“Rodney?” she gasped. “But I thought you were kidnapped by Eskimos.”
“No,” said the little boy, “That’s just what Nanny Grindle told you. She really fed me to this tiger. I think she might be a witch.” The poor child shook from head to toe.
Well, Rodney had been missing a year, and as you can imagine the two had a lot to catch up on. But while they were both jumping up and down on the bed, the phone rang again.
“Hello?” said Twylla, picking it up after the second ring this time. “Really? That door there? The blue one? Well, alright.”
She hung up the phone, walked with her little brother to the blue door, and opened it up.
Out popped a medium-sized boy, who shouted, “Sister, what a surprise! And brother, how you’ve grown.” He shook them both by the hand.
“Philip?” she gasped. “But I thought you fell off the china cabinet, and broke into 17 pieces.”
“Oh no,” he said, shaking his finger. “That’s just what Nanny Grindle told you. She really fed me to this tiger. She’s probably a witch, you know.”
Well, Philip had been missing 2 years, so, as you can guess, they had a whole lot to catch up on. But while they were all giggling and jumping from one bed to the other, the phone rang yet again.
“Hello?” said Twylla, picking it up right away this time. “Really? That door there? The yellow one? Well, alright.”
She hung up the phone, walked with her two brothers over to the yellow door, and opened it.
Out stepped a very big boy, with a beard, who said, “Do you mind? Who on earth are you people?” He shook his head, and said, “The name’s Netherby, by the way.”
Twylla, Rodney, and Philip stood there, not saying a word. First of all, they were too surprised. Second of all, they had no idea who he was, either.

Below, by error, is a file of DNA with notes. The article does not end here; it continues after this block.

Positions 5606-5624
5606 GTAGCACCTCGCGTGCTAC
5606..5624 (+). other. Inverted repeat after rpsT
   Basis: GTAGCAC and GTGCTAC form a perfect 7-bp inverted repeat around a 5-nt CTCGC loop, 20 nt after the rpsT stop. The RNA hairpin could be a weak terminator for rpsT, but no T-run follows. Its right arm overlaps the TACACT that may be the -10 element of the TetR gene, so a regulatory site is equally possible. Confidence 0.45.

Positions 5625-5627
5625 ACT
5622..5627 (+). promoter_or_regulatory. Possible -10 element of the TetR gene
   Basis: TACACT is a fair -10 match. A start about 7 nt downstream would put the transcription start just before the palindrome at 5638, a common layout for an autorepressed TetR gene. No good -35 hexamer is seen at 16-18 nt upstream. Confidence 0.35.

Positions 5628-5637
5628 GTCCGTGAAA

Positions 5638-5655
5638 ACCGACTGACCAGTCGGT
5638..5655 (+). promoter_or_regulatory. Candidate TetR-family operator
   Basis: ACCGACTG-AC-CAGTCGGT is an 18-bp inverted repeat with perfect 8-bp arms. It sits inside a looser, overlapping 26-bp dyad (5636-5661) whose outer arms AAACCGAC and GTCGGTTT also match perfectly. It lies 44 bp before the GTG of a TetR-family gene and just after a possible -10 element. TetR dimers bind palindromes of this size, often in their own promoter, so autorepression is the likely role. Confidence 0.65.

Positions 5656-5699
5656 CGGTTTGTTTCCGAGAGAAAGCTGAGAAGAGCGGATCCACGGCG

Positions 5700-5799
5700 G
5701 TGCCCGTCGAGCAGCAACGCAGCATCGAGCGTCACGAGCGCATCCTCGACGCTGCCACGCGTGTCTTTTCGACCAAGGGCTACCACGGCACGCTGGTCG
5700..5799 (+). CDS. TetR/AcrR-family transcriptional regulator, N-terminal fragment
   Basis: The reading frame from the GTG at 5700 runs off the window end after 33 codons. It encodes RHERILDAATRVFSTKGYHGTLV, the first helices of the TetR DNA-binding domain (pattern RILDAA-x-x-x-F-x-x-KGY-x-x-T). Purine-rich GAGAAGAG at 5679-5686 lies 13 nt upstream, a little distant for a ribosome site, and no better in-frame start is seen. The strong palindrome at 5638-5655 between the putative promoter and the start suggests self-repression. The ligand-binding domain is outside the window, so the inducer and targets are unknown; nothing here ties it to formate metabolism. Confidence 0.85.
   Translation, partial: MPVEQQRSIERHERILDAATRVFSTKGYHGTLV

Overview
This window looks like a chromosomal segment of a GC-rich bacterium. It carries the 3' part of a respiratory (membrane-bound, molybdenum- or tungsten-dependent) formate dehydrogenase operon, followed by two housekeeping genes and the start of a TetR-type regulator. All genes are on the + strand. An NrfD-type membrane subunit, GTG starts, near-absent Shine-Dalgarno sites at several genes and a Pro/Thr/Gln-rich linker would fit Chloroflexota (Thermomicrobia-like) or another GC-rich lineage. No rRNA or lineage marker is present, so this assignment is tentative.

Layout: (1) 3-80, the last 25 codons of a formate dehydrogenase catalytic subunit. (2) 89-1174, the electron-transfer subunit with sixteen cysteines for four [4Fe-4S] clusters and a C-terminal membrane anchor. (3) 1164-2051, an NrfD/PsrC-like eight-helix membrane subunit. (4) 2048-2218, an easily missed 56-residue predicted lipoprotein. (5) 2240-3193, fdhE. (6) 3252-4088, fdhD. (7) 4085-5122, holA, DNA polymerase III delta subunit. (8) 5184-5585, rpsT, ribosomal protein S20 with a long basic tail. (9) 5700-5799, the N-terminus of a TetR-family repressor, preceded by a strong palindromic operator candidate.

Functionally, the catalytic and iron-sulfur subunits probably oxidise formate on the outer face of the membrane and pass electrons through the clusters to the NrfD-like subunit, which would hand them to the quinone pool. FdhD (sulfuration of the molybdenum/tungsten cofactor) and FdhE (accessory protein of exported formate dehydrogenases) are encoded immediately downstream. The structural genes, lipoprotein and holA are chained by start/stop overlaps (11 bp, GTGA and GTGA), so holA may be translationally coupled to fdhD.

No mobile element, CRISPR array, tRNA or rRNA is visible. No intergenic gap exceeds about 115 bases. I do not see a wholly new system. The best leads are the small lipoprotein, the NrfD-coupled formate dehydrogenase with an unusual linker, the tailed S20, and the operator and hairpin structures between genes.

“Oh wait,” said Netherby. “You all look a lot like mother and father. I’ll bet you’re my little brothers and sisters, who I’ve never met. And I bet you’ve been swallowed by a tiger, just as I was 20 years ago. I expected this would happen. You’ve figured out Nanny Grindle’s a witch, I hope?”
Twylla nodded her head, and said, “Yes—but a bit too late, I’m afraid. And now there’s no way to get out.”
“Ridiculous,” said Netherby, lighting his pipe. “There’s always one very good way of getting out of a tiger’s belly. You take the elevator.”
There was an elevator close by, you see—only no one had noticed it. They all squeezed in, and stared at the buttons, which were numbered 1 to 46.
“Which button do we press?” asked Rodney.
“One, of course,” said Netherby, crossly.
“What about all these other buttons?” asked Philip.
“Never mind those!” snapped Netherby.
Twylla pushed the button, and in no time all four of them were back outside. They climbed out of the tiger-pit as quickly as they could.